Molecular 'switch' that directly triggers the body's first line of defence against pathogens, more precisely called the body's 'innate immunity', identified by researchers.
They found that this molecule -- called Bruton's tyrosine kinase (BTK), when switched on, activates the production of interferons, a potent class of virus killers that enables the body to fight deadly dengue and flu viruses.
While there are anti-viral drugs to treat flu, the high rates of mutation that characterise flu virus have made it difficult to treat with one universal drug or vaccine, according to a statement of Bioprocessing Technology Institute (BTI), under the Agency of Science, Technology and Research (A*STAR), Singapore.
As for dengue, there are currently no clinically approved vaccines or cures either. This discovery of BTK's role as a critical 'switch' that boosts the body's anti-viral response, paves the way for developing anti-viral drugs that target the BTK 'switch' to fight infectious diseases.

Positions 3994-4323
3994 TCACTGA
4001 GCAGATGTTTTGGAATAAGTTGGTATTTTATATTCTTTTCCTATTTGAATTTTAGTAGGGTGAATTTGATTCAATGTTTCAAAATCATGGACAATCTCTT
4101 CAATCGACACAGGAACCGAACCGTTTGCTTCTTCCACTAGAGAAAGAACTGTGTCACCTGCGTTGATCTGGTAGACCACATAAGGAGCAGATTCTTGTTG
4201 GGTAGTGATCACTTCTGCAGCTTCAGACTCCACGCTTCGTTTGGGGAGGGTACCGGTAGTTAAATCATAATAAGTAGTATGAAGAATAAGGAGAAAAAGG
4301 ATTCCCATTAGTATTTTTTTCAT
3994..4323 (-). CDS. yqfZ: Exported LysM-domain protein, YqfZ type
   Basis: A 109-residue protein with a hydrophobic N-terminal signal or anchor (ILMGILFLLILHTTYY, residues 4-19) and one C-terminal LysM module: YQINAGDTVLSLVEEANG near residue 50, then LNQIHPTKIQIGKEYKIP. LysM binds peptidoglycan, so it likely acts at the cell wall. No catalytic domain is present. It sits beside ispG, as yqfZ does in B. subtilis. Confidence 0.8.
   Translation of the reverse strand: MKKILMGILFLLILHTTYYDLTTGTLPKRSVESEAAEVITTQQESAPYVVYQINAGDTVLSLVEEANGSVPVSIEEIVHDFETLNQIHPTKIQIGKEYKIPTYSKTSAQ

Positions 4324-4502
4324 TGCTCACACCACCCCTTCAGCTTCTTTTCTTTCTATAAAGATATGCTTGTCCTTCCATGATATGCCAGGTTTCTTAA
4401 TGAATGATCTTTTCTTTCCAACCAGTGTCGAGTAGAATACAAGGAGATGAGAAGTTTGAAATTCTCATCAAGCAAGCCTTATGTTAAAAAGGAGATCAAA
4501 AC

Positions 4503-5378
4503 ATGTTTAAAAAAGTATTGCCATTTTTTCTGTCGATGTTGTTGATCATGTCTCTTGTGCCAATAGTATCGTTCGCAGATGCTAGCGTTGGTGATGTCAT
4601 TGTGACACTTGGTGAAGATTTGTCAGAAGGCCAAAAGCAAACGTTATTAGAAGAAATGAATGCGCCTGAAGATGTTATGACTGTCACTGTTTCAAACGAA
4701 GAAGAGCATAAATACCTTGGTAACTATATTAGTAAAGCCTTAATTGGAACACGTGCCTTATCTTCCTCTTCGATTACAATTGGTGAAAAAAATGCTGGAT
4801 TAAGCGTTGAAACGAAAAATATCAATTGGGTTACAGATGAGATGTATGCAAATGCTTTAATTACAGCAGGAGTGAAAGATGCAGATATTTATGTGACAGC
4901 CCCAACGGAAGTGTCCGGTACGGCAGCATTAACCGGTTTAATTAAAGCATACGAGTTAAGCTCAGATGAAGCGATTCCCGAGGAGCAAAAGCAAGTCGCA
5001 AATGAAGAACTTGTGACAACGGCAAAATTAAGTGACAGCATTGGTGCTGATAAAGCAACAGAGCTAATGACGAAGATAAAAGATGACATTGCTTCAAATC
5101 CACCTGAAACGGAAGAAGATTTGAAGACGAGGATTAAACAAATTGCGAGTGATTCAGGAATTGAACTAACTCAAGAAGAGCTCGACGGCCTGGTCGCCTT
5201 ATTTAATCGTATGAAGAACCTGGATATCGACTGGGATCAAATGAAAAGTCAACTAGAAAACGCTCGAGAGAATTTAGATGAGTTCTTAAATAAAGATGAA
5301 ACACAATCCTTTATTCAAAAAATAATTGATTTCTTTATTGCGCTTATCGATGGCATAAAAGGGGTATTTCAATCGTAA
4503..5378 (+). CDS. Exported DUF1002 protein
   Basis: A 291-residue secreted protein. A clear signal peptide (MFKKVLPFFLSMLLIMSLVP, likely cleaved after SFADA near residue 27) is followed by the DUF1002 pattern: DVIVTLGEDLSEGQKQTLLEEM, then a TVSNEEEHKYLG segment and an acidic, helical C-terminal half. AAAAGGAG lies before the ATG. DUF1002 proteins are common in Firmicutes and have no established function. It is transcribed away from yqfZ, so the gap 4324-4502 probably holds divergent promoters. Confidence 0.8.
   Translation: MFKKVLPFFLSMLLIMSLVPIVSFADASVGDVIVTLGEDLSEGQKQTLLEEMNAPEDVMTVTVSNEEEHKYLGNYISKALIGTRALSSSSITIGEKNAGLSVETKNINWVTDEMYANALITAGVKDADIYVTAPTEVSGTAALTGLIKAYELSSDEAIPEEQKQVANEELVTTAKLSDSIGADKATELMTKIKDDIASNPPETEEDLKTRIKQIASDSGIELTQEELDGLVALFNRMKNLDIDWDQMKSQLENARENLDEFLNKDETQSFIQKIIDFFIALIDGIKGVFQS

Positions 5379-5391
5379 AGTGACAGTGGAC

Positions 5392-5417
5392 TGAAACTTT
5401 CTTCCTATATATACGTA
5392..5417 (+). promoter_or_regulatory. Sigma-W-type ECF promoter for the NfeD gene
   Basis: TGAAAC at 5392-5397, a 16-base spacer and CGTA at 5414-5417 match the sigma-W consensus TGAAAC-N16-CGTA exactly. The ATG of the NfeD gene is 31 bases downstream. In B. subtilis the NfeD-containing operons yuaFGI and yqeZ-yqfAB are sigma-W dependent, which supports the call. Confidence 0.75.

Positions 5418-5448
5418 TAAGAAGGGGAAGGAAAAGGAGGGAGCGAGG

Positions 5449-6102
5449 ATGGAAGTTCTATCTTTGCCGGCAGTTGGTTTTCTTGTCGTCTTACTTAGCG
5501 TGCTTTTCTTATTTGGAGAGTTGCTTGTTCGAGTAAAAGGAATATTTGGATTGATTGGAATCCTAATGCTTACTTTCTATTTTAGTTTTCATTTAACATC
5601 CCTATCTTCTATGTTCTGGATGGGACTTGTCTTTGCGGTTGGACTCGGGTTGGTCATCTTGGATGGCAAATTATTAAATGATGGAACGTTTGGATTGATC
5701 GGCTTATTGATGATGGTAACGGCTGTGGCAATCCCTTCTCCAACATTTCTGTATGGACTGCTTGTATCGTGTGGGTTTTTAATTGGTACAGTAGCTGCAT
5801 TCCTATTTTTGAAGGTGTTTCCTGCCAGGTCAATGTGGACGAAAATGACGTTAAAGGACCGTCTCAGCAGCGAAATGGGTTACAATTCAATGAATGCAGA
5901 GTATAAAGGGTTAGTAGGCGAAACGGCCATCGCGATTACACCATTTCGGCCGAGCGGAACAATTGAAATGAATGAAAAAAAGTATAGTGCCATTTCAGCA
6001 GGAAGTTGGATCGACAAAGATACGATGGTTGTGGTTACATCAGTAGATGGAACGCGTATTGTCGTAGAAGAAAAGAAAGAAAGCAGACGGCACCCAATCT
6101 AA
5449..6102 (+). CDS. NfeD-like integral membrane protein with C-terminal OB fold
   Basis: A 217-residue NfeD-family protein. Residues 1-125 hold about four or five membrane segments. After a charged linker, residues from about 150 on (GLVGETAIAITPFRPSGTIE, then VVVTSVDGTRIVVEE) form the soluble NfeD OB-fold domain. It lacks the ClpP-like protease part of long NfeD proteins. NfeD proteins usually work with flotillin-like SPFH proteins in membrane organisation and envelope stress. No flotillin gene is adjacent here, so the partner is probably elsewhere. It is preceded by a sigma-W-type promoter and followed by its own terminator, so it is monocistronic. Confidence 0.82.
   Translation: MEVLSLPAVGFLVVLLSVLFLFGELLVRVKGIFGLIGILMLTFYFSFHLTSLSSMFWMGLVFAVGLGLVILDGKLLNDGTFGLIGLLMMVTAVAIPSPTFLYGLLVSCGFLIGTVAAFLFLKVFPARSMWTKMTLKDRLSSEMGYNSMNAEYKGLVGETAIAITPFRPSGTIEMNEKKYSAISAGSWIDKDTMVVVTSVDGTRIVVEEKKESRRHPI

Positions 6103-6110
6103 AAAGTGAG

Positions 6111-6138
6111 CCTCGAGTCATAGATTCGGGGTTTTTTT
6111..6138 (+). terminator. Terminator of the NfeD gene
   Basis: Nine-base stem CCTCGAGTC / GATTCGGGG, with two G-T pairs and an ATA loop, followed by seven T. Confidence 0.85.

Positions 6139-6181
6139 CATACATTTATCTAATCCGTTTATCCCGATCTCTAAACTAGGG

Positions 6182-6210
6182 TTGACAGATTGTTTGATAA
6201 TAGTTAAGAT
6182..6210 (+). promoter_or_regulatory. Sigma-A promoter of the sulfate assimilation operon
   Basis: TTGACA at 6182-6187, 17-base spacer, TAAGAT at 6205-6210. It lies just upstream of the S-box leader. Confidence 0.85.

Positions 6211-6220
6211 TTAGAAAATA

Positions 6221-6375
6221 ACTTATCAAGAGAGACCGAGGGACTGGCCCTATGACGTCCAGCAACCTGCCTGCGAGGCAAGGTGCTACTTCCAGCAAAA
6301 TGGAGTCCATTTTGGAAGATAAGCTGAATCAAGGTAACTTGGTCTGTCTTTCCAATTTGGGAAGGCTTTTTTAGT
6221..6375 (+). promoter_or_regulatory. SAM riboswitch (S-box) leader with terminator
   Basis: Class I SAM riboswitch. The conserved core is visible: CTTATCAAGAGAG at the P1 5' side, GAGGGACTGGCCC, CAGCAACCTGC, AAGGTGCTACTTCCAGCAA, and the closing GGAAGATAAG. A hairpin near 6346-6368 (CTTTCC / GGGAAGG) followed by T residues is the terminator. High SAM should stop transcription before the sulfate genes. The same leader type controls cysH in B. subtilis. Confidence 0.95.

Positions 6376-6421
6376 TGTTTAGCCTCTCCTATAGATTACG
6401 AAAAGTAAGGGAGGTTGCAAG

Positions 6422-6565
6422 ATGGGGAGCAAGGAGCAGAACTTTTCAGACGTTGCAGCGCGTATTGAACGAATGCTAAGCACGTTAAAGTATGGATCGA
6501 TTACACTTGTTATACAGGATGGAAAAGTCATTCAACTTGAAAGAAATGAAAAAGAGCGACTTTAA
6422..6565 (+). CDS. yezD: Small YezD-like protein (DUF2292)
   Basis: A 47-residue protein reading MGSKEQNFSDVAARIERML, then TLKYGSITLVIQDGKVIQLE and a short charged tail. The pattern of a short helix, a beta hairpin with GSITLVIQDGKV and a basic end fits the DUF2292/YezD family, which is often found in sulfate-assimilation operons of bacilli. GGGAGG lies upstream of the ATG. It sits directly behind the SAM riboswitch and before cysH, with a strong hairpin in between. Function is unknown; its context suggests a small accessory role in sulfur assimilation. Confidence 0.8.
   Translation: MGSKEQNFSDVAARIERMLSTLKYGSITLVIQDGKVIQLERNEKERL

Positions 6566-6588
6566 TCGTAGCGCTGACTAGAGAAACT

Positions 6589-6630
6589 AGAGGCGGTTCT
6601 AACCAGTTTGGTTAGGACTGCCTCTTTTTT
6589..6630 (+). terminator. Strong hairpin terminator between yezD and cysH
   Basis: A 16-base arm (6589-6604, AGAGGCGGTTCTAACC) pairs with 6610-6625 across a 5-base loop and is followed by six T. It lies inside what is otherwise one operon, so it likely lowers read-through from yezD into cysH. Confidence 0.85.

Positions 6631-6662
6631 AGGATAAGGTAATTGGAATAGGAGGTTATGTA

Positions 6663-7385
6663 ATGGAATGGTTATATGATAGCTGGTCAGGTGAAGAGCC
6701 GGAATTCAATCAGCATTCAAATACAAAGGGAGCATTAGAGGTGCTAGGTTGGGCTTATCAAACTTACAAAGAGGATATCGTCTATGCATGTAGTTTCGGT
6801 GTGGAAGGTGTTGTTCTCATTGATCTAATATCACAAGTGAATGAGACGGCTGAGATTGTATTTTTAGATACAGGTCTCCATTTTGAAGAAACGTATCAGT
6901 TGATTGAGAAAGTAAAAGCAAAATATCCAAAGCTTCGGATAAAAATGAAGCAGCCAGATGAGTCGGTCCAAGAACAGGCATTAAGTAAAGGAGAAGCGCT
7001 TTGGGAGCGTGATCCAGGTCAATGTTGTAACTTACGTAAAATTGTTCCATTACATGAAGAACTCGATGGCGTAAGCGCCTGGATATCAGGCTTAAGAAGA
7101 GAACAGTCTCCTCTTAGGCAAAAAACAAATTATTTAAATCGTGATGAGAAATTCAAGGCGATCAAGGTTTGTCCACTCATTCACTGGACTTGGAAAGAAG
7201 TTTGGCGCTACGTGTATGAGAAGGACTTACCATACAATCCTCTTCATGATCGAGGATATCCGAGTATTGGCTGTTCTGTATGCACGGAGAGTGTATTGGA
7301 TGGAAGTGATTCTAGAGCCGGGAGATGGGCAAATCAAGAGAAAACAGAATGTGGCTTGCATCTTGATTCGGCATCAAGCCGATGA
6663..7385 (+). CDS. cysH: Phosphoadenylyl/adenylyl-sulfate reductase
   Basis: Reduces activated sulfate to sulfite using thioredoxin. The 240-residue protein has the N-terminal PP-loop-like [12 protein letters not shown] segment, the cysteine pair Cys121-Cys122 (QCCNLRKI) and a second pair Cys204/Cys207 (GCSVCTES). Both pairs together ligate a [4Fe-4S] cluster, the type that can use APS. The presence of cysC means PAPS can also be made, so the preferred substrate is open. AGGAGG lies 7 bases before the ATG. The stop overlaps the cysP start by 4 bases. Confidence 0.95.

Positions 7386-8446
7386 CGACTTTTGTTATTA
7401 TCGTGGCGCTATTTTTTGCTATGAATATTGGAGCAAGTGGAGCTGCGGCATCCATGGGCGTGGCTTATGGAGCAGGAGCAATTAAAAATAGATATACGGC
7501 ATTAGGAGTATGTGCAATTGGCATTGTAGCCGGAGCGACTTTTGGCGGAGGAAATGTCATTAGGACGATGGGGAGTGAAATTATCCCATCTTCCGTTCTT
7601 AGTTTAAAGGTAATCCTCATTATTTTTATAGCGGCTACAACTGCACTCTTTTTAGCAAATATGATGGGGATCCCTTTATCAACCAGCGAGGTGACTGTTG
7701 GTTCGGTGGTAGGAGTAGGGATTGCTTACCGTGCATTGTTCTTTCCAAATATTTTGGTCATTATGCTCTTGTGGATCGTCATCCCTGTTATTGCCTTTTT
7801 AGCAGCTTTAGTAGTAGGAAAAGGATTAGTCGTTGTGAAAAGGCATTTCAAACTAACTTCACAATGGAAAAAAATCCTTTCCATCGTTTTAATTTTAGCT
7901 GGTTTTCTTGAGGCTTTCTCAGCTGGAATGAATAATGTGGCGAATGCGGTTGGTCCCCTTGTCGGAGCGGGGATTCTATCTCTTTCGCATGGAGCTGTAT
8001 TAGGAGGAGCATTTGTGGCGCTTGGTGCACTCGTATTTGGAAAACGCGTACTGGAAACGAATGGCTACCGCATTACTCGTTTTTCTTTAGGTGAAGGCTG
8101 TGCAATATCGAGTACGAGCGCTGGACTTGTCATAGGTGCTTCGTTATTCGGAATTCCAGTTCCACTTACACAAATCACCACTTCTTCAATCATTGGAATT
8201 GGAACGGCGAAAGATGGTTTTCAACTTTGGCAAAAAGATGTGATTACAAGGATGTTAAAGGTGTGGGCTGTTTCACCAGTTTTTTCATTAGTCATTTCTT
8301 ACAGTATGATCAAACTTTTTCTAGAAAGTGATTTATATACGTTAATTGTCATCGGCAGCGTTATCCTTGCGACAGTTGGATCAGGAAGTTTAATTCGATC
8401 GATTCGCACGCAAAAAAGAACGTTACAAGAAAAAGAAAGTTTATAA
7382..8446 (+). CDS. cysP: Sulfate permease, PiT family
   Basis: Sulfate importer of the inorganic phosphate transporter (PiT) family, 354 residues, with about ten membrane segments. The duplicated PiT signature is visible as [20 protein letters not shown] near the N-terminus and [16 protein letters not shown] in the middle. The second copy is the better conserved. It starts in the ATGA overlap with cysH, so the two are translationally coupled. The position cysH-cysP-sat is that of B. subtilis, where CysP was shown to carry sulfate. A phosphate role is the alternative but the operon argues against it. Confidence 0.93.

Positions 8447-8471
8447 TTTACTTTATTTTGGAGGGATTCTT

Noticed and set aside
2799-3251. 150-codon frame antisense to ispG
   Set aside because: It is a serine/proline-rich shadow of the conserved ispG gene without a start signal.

"We are very excited because this is the first time that the link between BTK and its critical role in the immediate anti-viral responses of the immune system, triggered in response to invading viruses like Dengue, is definitively demonstrated," said Koon-Guan lee, study co-author from BTI.
Kong-Peng lam, professor and acting executive director of BTI, said: "This study adds new insights to the understanding of how the body's innate immunity is triggered to create an effective immune response."